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Freaky Folklore From Around the World – Viking Call

Viking Call

Upper Merion High's Student Newspaper

Diversity

Freaky Folklore From Around the World

They tell you to be careful of urban legends, like BigFoot or the Loch Ness
monster, in which naive children gather around a campfire and hear about creatures
beyond their imagination. Suddenly, the group becomes quiet and suspenseful, until the
storyteller suddenly makes the whole group gasp and shout by screaming out the fate of
the protagonist. Such stories are designed to make the listener anticipate your next
words even more, so why not introduce them to these stories from around the world
that might keep them up at night during the spooky season.

La llorona (The Weeping Woman) – Mexican folklore

“¡Te va a robar la llorona!” is something my uncles whispered to me before I left
my house during a quiet and weary night, and I am certain that most of the
Hispanic/Latinx can relate to it.
Region: Latin America, Mexico, American Southwest
Origin: Some say that she resembles the Aztec goddess Coatilicue, who was heard
weeping right before Spanish conquest over her children. Others claim that she must be
the ghost of a beggar from Ciudad Juarez, Maria, who neglected and disposed of her
children in the Rio Grande to attract a wealthy man.
Tale: Encounters with her are deadly, and usually occur near rivers and with children,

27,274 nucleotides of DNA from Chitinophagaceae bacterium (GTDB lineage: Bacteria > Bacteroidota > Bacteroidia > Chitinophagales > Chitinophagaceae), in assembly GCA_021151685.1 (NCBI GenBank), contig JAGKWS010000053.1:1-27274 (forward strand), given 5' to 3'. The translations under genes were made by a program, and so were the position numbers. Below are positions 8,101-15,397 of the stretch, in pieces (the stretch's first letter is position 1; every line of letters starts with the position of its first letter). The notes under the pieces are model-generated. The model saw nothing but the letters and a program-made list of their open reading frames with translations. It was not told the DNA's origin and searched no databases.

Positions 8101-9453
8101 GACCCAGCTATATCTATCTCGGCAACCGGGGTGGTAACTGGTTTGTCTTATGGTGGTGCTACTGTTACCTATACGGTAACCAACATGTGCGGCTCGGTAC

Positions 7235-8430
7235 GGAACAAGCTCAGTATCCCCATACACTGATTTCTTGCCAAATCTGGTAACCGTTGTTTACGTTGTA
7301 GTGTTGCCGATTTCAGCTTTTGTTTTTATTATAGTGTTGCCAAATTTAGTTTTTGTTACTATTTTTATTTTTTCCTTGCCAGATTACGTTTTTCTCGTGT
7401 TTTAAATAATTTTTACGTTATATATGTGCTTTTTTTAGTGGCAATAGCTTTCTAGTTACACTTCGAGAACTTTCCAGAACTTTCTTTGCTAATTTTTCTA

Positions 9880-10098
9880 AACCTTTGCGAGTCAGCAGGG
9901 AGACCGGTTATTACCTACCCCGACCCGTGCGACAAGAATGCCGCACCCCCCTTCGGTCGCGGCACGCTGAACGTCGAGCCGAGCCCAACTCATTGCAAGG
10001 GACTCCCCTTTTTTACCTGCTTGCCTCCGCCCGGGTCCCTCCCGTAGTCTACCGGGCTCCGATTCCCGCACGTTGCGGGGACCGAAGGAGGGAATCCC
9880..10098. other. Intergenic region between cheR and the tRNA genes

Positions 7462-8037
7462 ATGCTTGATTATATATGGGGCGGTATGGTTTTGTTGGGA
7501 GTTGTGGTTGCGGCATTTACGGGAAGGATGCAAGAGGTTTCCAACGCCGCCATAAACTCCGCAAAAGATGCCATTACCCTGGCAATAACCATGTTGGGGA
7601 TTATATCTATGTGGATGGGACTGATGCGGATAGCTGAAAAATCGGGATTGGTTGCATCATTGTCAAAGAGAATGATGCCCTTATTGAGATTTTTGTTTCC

where she wails for her dead children and takes those that she finds.

Jiang-Shi (The Hopping Vampires) – Chinese folklore
Region: China, East Asia
Origin: During the Qing dynasty, Chinese workers who died far away from their home
needed to be returned to their place of birth to prevent spirits from being homesick.
“Corpse drivers” transported these workers and their coffins were attached to bamboo

poles that rested on other’s shoulders, and it looked like the dead were bouncing on
their own!
Tale: Sometimes, they’re spotted with officer uniforms, and their arms seem to be
outstretched due to rigor mortis. They hop on about, hence the name and bring bad
luck to the living and steal the qi, or life force, from them.

Ghuls (Ghouls) – Arabic folklore
Region: Middle East
Origin: The word “gallu” may have been the name of an Akkadian demon in
Mesopotamian mythology. With tales from different cultures about the same creature,
scholars compiled the tales into “The Thousand and One Nights”, or as we know it, the
Arabian Nights, which detailed the clever and savage flesh eaters who lured men as
beautiful women, and associated with digging up graves and consuming what is inside.

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